Monday, May 12, 2008

Where Will It Go?

While driving my daughter to preschool today I passed a gas station that, just yesterday, was selling gas for $3.55 a gallon. Today? $3.70. Where did the 15 cents come from?

I'm actually in an area that's not been hit as bad as others - we've yet to reach over $4 for 87 octane, but I'm not holding my breath that it won't happen in the next couple weeks. I wonder, when's it going to end and why is this happening in the first place?

I mean, as I'm sure all Americans are wondering right now, what the fuck is going on here? Are there no more controls? Are we at the mercy of every CEO who controls energy in this country since the Bush-era arrived to pillage the country into extremis?

Before gas would rise based on "situations" that would invarably be used as excuses. Now I don't even hear anything - just expect it to keep going up. Bend over and take it, America, you're fucked and we're getting rich as hell doing it.

A sign I read the other day stated that gas was about $1.50 a gallon in 2000. While looking over some of my daughter's baby book I noted that we had placed gas at $1.75 a gallon. She is 4 years old. More than a 100% increase in over 4 years.

I wonder where it's going to eventually end. If we had better public transportation here (meaning it would leave early enough so that I wouldn't be late getting to the hospital for rounds) I would have ditched driving a long time ago. As it stands I have to budget a certain amount, fill up to that, and hope I don't have to get gas again for another 7 days. Anymore than $4 a gallon and I don't know what's going to happen to a lot of people commuting. Unemployment will surely rise, the economy will continue to falter and fail, investors will be ruined while the companies they invested in will be "saved" by the gob'mint, and the Bushies will thump their chests, smoke their cigars, watch their children get married in lavish ceremonies, and laugh all the way to the bank.


flo said...

Well it probably will go up ... just did a little calculating, and compared to Germany (and most other european states) I guess you still have it pretty good. For the lowest octane fuel, one gallon in US $ would be approximately 8.48575759 $ :) And that's not the most expensive price I could find, but rather the low end, or maybe the average.

Anonymous said...

The problem is that our country isn't the size of a single US state like in a good part of Western Europe. I would live closer to work (large East Coast city) if the housing bubble hadn't already made it financially impossible to do so. So I drive 1:15 each way (frequently longer) and live in the suburbs. Our entire country is based on transportation (right or wrong) and maybe this is the beginning of the end of how our cities are "designed". If public transportation wasn't so horrid I would consider using it. The cost of commuting is becoming a bigger and bigger issue, something that will start to sway people's decisions to commute long distances for a good job. Then we will be just like Europe, where people stay in the same crappy job forever and barely leave their home town. Except here we don't have the Mother State tit to suckle and a company can actually let you go on a whim, without the protection of The Government. Oh, and we don't have our 5-6 weeks off in the summer, our 35 hour work weeks, or any of the other googies that the Europeans that I have worked with feel they are entitled to.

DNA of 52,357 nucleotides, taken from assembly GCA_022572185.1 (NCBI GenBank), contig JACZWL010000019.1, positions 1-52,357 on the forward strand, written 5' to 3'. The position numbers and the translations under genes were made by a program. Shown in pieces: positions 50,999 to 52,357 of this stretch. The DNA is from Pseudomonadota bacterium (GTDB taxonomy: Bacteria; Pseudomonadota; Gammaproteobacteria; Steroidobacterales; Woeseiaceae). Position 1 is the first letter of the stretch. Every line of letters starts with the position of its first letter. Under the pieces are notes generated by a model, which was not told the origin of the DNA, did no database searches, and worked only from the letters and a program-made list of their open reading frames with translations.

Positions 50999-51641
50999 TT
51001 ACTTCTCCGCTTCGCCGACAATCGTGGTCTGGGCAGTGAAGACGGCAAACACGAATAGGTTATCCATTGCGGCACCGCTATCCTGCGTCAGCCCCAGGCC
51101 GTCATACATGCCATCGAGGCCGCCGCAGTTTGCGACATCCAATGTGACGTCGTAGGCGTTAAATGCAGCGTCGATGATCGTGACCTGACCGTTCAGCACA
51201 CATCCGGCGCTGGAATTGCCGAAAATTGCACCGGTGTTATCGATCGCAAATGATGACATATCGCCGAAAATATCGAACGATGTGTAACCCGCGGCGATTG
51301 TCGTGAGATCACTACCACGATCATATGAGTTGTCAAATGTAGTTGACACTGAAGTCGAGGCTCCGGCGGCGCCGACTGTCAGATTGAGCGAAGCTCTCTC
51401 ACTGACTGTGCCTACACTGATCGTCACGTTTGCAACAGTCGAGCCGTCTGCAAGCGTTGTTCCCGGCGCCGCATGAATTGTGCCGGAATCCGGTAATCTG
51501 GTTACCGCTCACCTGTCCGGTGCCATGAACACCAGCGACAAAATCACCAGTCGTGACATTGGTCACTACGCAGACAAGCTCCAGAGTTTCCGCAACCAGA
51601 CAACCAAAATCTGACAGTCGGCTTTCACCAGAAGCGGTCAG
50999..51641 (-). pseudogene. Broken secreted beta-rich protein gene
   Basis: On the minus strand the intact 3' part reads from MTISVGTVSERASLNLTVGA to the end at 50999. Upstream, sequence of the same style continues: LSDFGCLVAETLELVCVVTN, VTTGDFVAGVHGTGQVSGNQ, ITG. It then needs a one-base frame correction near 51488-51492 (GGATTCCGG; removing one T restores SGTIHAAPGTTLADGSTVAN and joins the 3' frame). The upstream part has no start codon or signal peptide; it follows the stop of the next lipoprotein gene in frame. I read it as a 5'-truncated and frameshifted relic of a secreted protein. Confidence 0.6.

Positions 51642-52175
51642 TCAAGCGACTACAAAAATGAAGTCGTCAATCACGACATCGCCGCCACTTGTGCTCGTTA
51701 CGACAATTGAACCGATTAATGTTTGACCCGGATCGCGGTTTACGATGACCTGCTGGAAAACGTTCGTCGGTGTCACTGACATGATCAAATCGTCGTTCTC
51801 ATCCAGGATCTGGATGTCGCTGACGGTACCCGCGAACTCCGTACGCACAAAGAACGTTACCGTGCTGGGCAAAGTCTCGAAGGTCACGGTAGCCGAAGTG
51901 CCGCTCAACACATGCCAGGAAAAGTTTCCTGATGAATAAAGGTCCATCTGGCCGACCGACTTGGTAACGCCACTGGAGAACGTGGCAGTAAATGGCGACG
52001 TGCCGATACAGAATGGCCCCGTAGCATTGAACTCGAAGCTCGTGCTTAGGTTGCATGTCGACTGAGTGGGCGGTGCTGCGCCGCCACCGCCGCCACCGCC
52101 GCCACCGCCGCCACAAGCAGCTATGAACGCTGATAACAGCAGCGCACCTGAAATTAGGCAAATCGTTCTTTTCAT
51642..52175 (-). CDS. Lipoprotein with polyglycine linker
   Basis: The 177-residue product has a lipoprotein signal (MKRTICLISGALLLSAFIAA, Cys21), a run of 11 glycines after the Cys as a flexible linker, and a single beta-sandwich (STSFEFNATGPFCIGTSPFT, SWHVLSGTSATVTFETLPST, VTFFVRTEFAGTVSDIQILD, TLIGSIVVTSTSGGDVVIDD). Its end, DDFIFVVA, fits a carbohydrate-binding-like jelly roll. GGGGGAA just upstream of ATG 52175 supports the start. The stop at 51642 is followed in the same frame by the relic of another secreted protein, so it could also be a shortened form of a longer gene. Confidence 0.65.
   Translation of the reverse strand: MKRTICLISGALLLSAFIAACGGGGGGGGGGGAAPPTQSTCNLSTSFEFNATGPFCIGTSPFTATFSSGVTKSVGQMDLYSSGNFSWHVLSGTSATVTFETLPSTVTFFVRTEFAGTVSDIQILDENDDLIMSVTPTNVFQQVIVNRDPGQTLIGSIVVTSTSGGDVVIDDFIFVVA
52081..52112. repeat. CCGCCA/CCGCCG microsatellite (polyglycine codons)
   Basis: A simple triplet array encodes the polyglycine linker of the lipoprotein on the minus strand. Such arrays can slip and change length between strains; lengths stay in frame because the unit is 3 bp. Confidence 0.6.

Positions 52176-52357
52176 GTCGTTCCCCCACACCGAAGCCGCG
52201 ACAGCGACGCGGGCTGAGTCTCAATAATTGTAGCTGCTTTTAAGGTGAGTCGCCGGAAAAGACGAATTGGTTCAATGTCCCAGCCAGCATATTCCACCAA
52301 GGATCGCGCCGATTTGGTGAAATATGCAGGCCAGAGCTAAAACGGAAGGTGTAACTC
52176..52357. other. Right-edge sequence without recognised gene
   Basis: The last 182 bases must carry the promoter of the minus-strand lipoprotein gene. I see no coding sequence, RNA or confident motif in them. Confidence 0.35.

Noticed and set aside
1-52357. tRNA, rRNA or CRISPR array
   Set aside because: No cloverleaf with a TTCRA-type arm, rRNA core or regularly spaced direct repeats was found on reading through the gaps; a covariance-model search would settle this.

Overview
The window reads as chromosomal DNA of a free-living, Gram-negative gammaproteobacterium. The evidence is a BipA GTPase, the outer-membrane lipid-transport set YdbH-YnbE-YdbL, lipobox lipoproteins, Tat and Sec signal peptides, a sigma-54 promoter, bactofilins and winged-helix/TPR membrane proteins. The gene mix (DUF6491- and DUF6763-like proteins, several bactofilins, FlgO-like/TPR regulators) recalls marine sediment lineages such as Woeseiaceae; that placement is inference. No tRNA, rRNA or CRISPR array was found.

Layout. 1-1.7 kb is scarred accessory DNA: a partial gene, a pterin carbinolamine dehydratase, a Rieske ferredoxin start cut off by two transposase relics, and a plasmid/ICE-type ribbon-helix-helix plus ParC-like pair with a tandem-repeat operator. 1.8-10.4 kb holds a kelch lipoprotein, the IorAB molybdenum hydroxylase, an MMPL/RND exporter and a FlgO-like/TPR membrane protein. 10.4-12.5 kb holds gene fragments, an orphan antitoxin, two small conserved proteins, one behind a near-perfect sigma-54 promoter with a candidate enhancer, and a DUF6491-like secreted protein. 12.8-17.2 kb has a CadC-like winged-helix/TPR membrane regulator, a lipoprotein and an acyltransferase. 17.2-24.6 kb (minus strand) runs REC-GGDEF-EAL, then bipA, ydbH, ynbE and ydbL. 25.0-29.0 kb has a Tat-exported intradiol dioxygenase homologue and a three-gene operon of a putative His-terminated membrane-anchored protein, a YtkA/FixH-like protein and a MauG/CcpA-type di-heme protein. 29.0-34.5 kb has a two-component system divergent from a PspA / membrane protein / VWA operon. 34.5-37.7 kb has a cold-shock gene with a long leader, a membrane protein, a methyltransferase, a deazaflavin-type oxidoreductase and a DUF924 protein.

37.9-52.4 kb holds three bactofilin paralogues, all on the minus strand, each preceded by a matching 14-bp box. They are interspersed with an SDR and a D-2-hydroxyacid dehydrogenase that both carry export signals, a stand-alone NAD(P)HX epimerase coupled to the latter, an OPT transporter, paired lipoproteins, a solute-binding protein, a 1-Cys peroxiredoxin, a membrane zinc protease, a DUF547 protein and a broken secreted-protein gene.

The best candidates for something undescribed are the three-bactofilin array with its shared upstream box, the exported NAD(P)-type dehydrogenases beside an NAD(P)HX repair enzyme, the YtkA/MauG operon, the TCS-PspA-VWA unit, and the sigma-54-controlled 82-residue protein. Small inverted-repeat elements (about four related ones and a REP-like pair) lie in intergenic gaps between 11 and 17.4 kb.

flo said...

@anonymous: Well, for starters, I'm well aware of the fact that the US is much bigger then a single european country. However, my comment wasn't meant to insult you or your country or anything like that, but simply to illustrate that it's very sound to say that the price will go up, not down. (doesn't the US gov't even subsidize fuel or something like that?) Whether that is fair to anyone or suits the US lifestyle (as you portrait it) is a completely different thing. I just think you inaccurate generalizations about europe don't add anything constructive to my comment. 1) I don't know any people who stay in their same job forever, especially when it's crappy . 2) I'd say most europeans leave their towns far more frequently then Americans (prove me wrong! :) ) otherwise that point is just totally ridiculous 3) I believe you're refering to social security here ... 1. varies widely across europe, 2. just maybe run the numbers if you had to live of that money, and then tell me if that would be any comfort to you, not to me, that's for sure. 3) 35 h work week? I don't think so any more, maybe some years ago in the car industry, but not now. every modern good-paying job would be in the 40+ range. And 6 weeks off in the summer is school holidays where I come from, that has nothing to do with work.

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